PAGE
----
After the purchase price was fully paid by Goodhue and his assignees, the holder of the certificate of purchase, issued to him in 1856, was the owner of the land, the state being merely a naked trustee of the legal title, which it was and still is bound to convey to the equitable owner on demand; and, therefore, had no power to sell the land to another. A vested right to a patent from the state for public land is equivalent to a patent so far as the state is concerned. (Stark v. Starrs, 6 Wall. 402; Wirth v. Branson , 98 U.S. 118; Benson Min. Co. v. Alta Min. Co ., 145 U.S. 432; Huff v. Doyle , 93 U.S. 558; Pratt v. Crane , 58 Cal. 533; McCabe v. Goodwin , 106 Cal. 488.) That plaintiff's title was sufficient to support this action against the defendants to quiet it is clear. (Pennie v. Hildreth , 81 Cal. 130; Orr v. Stewart , 67 Cal. 275.)
The only other matter to be considered arises from the following additional facts: In December, 1888, the plaintiff, as the successor in interest to Peter Goodhue and John Doe, who were the defendants in the action to annul the certificate of purchase, moved the court to set aside judgment in that case purporting to annul the certificate on the grounds: 1. That the court never obtained jurisdiction of the person of the defendant John Doe; and 2. That the purchase price of the land had been fully paid before the commencement of that action. The superior court denied the motion. The plaintiff herein appealed from the order denying it, and this court affirmed the order on the ground of the great lapse of time between the date of the judgment and the making of the motion to set it aside, viz., twenty-three years. This court, by Mr. Justice Works, said: "We know of no provision of law which can be held to authorize the vacation of a judgment on a mere motion after so long a time." (People v. Goodhue , 80 Cal. 199.)
The respondent contends that this order denying plaintiff's motion to set the judgment aside, and the affirmance of it by this court, are conclusive of the validity of the judgment against the merely collateral attack made upon it in this case.
But no question as to the validity or regularity of the judgment was decided by this court. It was only decided that the judgment could not be reviewed on a mere motion after so long a time. If the judgment was void before the motion, neither the order denying the motion nor the affirmance of that order by this court imparted to the judgment any force or validity. It has been held that the affirmance by an appellate court of a void judgment imparts to it no validity; and especially if such affirmance is put upon grounds not touching its validity. I think Mr. Van Fleet in his book "Collateral Attack," section 16, correctly states the law applicable to this case as follows:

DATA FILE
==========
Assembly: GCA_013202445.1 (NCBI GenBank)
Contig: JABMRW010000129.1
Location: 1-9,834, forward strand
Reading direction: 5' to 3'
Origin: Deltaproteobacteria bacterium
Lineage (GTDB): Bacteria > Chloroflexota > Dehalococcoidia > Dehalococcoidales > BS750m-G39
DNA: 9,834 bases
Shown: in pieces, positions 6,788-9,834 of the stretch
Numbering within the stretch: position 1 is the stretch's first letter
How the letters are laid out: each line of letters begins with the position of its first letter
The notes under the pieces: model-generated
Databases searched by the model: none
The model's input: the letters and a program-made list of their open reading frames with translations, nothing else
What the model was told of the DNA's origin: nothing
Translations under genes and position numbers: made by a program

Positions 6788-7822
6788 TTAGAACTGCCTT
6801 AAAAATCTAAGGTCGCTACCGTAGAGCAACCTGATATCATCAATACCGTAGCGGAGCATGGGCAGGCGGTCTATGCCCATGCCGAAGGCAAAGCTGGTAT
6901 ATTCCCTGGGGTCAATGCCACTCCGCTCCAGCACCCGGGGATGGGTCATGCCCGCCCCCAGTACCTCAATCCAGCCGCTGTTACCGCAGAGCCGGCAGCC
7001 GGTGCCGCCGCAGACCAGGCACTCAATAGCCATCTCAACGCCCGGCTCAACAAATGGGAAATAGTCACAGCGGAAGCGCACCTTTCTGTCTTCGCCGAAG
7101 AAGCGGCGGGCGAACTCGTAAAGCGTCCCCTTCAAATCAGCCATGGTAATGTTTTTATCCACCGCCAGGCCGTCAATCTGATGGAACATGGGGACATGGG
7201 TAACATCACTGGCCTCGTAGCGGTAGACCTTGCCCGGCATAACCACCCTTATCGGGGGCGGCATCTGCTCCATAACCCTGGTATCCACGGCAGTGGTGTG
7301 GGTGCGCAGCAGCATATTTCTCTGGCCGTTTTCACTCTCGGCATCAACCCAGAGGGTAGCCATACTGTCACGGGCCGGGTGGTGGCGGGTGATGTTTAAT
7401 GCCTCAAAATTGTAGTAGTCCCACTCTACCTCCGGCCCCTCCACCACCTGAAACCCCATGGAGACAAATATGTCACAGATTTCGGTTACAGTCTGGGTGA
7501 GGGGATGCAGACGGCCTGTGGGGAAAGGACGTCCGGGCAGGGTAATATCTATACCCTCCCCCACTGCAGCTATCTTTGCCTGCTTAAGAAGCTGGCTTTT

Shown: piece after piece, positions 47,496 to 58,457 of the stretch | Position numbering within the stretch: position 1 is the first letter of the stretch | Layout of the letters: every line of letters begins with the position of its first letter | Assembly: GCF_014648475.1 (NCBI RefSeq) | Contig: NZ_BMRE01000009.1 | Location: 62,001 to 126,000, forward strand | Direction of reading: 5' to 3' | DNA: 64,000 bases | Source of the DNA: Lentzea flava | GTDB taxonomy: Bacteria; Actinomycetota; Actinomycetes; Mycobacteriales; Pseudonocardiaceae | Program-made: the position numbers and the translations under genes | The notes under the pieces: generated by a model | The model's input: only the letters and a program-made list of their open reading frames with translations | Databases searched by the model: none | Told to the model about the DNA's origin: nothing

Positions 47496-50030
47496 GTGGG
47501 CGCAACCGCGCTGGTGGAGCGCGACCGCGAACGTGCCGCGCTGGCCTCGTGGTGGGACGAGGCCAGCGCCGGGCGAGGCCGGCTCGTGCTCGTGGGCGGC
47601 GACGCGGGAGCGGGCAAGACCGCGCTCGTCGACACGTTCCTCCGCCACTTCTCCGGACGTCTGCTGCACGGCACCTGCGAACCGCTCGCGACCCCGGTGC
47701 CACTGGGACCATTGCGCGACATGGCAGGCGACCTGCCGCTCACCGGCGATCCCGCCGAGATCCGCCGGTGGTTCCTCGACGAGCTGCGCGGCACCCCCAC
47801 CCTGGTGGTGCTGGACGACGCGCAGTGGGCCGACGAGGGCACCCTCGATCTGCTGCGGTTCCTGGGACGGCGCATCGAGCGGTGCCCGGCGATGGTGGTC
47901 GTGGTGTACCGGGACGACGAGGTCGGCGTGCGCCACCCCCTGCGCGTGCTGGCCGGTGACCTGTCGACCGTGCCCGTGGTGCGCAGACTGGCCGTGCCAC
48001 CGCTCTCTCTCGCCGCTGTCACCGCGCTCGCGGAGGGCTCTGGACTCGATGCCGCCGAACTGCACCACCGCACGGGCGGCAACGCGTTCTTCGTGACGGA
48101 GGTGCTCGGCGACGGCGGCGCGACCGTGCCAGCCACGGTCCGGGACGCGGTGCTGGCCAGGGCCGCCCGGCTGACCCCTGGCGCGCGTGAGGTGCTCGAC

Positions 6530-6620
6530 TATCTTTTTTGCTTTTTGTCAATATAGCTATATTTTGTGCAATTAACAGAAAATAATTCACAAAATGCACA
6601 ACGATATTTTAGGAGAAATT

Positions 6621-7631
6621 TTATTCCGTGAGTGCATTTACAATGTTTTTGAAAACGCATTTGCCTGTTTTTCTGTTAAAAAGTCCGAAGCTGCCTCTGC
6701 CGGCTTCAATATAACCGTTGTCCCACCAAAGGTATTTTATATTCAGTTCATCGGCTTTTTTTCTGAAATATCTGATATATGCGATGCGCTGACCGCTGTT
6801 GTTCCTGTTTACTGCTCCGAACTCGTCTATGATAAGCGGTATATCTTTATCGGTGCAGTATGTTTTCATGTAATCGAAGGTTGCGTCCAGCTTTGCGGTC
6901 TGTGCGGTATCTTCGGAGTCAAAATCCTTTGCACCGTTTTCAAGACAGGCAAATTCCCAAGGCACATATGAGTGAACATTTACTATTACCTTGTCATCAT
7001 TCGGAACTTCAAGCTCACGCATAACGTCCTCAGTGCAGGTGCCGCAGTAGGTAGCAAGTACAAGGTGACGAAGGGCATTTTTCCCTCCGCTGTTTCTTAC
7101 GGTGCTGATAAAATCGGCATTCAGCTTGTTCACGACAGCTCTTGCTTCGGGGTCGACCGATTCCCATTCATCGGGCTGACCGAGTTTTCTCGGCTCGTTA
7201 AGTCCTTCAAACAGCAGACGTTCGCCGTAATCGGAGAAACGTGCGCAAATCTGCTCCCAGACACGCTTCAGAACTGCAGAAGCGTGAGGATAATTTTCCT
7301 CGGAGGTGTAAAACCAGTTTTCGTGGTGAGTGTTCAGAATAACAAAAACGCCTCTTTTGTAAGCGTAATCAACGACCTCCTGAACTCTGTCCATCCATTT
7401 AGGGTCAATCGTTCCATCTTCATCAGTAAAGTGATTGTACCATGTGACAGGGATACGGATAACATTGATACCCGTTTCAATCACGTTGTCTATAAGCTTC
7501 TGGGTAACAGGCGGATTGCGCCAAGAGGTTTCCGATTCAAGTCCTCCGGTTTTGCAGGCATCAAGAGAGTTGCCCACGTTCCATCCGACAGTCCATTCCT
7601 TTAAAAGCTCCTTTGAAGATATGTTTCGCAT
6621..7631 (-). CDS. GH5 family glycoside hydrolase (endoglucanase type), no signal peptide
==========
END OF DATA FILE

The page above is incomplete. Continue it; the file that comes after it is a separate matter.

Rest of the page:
" In order to make a judgment void collaterally; either 1. A legal organization of the tribunal; or 2. Jurisdiction over the subject matter; or 3. Jurisdiction over the person must be wanting; or 4. One or more of these matters must have been lost after it once existed. When either of these defects can be shown, the judgment and all rights and titles founded thereon are void, even in the hands of a bona fide purchaser. In such cases the dignity of the court is of no concern. Thus, where a void judgment had been affirmed on appeal by the supreme court of Texas, the court said: 'The judgment of affirmance rendered by this court could not impart to it validity, but would itself be void by reason of the nullity of the judgment appealed from.' (Chambers v. Hodges, 23 Tex. 104, 110.) The supreme court of Mississippi said that the affirmance of a void judgment on appeal, upon grounds not touching but overlooking its invalidity, [42 P. 298] did not make it valid. (Wilson v. Montgomery, 14 Smedes & M. 205, 207.) When a judgment is lacking in any of the foregoing particulars, it matters not whether it was rendered by the highest or the lowest court in the land -- it is equally worthless. No one is bound to obey it. The oath of all officers, executive, legislative, or judicial compels them to disregard it. A few cases hold that want of jurisdiction over the person does not make the judgment of a superior court void (Gay v. Smith , 38 N.H. 171, 174; dictum in Kimball v. Fisk , 39 N.H. 110, 116; 75 Am. Dec. 213), but they are out of line, and wrong on principle.
I think the finding of the court that defendants owned the land in question is not justified by the evidence, and that the order and judgment appealed from should be reversed and the cause remanded for a new trial.
For the reasons given in the foregoing opinion, the order and judgment appealed from are reversed and a new trial granted.